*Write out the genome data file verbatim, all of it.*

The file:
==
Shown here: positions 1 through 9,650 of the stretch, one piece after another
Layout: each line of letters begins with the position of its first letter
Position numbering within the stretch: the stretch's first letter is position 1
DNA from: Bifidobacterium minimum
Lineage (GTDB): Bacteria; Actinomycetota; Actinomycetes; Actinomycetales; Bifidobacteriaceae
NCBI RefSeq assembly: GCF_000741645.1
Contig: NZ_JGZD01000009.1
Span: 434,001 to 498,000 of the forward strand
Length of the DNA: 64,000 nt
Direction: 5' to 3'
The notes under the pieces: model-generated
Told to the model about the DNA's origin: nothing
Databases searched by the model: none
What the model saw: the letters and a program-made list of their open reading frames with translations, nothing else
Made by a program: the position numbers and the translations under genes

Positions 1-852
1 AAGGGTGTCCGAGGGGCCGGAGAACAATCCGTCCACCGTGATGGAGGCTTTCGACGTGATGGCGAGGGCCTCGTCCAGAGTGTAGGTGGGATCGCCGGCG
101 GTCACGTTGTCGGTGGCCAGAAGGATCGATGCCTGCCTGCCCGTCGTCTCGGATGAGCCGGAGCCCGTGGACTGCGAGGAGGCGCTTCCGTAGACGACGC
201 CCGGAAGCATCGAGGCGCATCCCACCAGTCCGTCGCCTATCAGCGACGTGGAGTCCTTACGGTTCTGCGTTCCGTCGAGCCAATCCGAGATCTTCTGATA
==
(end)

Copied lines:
Shown here: positions 1 through 9,650 of the stretch, one piece after another
Layout: each line of letters begins with the position of its first letter
Position numbering within the stretch: the stretch's first letter is position 1
DNA from: Bifidobacterium minimum
Lineage (GTDB): Bacteria; Actinomycetota; Actinomycetes; Actinomycetales; Bifidobacteriaceae
NCBI RefSeq assembly: GCF_000741645.1
Contig: NZ_JGZD01000009.1
Span: 434,001 to 498,000 of the forward strand
Length of the DNA: 64,000 nt
Direction: 5' to 3'
The notes under the pieces: model-generated
Told to the model about the DNA's origin: nothing
Databases searched by the model: none
What the model saw: the letters and a program-made list of their open reading frames with translations, nothing else
Made by a program: the position numbers and the translations under genes

Positions 1-852
1 AAGGGTGTCCGAGGGGCCGGAGAACAATCCGTCCACCGTGATGGAGGCTTTCGACGTGATGGCGAGGGCCTCGTCCAGAGTGTAGGTGGGATCGCCGGCG
101 GTCACGTTGTCGGTGGCCAGAAGGATCGATGCCTGCCTGCCCGTCGTCTCGGATGAGCCGGAGCCCGTGGACTGCGAGGAGGCGCTTCCGTAGACGACGC
201 CCGGAAGCATCGAGGCGCATCCCACCAGTCCGTCGCCTATCAGCGACGTGGAGTCCTTACGGTTCTGCGTTCCGTCGAGCCAATCCGAGATCTTCTGATA